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Smoke From California Fires Continue to Affect Thanksgiving Plans

By Zoe Edelman and Lizzy Xie, Staff Writers

// As Acalanes grads return to the Bay Area from around the country, they weren’t experiencing the vacation and relaxation they were hoping for, instead met with a haze of smoke and a sea of white masks.

  On Nov. 15, the worst air quality ever recorded began it’s reign over the Bay Area, reaching the dreaded purple zone defined by the Environmental Protection Agency (EPA). Due to the air quality, districts in the Bay Area canceled school for the following Friday. An early start to Thanksgiving break, many felt the effects of the smoke the entire week.  

  “My extended family had planned on having Thanksgiving dinner at our house, but after learning about the smoke and how bad it was in Lafayette, we decided to move it to my aunt’s house instead.” sophomore Maria Toldi said from her aunt’s home in Mendocino.

  Many families left the Bay Area in an attempt to escape the smoke and harmful air quality. Although freshman Autumn Long’s family planned to head to Donner Lake before the fires, she said that the air quality was much better than the Bay Area’s.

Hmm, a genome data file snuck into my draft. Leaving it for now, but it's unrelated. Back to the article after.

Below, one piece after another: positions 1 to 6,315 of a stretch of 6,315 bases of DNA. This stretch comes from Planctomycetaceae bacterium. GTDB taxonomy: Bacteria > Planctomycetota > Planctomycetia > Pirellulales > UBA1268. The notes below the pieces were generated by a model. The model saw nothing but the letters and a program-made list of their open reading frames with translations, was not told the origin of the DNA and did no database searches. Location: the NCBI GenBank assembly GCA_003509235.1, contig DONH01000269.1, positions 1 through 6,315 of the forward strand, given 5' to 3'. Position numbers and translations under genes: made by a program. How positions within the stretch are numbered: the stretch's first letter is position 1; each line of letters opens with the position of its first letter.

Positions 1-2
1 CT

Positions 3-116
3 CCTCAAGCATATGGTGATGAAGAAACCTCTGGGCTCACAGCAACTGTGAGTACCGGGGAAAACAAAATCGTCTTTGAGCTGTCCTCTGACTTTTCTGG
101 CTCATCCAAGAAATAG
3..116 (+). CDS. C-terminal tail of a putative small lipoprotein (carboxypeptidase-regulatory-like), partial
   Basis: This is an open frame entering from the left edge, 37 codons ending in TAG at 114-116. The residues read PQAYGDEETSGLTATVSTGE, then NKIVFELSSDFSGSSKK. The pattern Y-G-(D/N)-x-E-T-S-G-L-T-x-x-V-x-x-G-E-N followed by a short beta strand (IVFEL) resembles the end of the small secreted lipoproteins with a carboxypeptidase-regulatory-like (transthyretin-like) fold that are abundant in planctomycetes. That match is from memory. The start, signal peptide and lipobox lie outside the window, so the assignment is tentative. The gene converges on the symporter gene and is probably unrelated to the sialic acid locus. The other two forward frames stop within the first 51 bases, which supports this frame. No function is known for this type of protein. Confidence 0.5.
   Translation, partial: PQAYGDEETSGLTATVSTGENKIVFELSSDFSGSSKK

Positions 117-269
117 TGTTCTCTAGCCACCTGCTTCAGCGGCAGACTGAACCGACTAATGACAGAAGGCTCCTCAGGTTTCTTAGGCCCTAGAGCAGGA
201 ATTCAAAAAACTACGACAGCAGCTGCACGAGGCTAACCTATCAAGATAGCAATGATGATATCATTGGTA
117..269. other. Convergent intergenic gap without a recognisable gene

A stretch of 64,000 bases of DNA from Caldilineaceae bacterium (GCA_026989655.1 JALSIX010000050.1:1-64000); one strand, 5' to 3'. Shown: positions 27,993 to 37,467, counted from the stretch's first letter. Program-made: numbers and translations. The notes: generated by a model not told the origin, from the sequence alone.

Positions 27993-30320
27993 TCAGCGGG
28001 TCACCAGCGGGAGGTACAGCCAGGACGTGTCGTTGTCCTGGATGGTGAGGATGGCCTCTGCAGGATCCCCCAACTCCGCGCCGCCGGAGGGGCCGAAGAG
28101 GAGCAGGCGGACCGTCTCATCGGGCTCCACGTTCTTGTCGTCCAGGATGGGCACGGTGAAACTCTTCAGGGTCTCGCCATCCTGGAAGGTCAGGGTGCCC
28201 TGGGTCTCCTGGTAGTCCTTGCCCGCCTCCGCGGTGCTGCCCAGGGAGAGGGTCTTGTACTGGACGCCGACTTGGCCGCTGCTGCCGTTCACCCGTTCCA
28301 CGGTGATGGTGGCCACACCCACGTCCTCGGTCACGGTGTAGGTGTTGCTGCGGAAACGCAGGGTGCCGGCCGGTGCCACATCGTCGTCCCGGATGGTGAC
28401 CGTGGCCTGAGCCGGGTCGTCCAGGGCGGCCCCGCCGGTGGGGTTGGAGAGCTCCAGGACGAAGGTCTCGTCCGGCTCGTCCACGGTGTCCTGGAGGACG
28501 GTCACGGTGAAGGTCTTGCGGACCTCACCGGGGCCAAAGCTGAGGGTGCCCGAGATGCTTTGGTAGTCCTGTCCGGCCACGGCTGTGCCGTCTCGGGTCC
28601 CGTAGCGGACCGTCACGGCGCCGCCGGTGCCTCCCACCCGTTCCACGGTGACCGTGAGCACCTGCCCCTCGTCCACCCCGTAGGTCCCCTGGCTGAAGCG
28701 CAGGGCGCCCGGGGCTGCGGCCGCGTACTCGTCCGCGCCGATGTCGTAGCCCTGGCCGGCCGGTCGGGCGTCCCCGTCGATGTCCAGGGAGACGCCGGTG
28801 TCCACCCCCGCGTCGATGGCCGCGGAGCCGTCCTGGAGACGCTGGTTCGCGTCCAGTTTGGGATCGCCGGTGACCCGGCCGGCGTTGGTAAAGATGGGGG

“It’s perfectly safe to be outside, which is really nice,” Long said.

  Not only have the fires affected residents plans for Thanksgiving, but they have taken a toll on peoples’ moods.

  “I’m deeply saddened for the thousands of people that lost so much. It also just makes everything seem heavier and sadder in general,” Long said. “I have a few friends with asthma that I know were greatly affected, and I was even starting to get a bit of a sore throat and little headaches before I came up [to Donner].”

  Thanksgiving break is also a time when many college students come back home to spend time with their family. This year, however, some students were unable to spend time outside. Katrina Lee, currently a first year attending Brigham Young University, said, “I did want to go walk around San Francisco, but I don’t think I’ll be doing that. Most of my plans include hanging out inside.”

  The importance of news and the internet helped most college students keep track of what was happening back in California. Photos and videos circulating social media showed the deadly fires all over the state.

  “A lot of people knew I was from California, so they asked if the fires affected my home. The media coverage was helpful because I felt like I could keep up with what was happening even though I was across the country,” Anna Cain, a freshman at Parsons School of Design, said.

  Due to the close proximity of the fires, many students knew people who had lost their properties.

  “Some girls in my sorority who I’m close to lost everything in the Woolsey fire,” Maddie Bakar, a sophomore at the University of California Santa Barbara, said. “You always hear about people losing everything on the media, but when you actually know someone who did, it makes it that much more real.”

 

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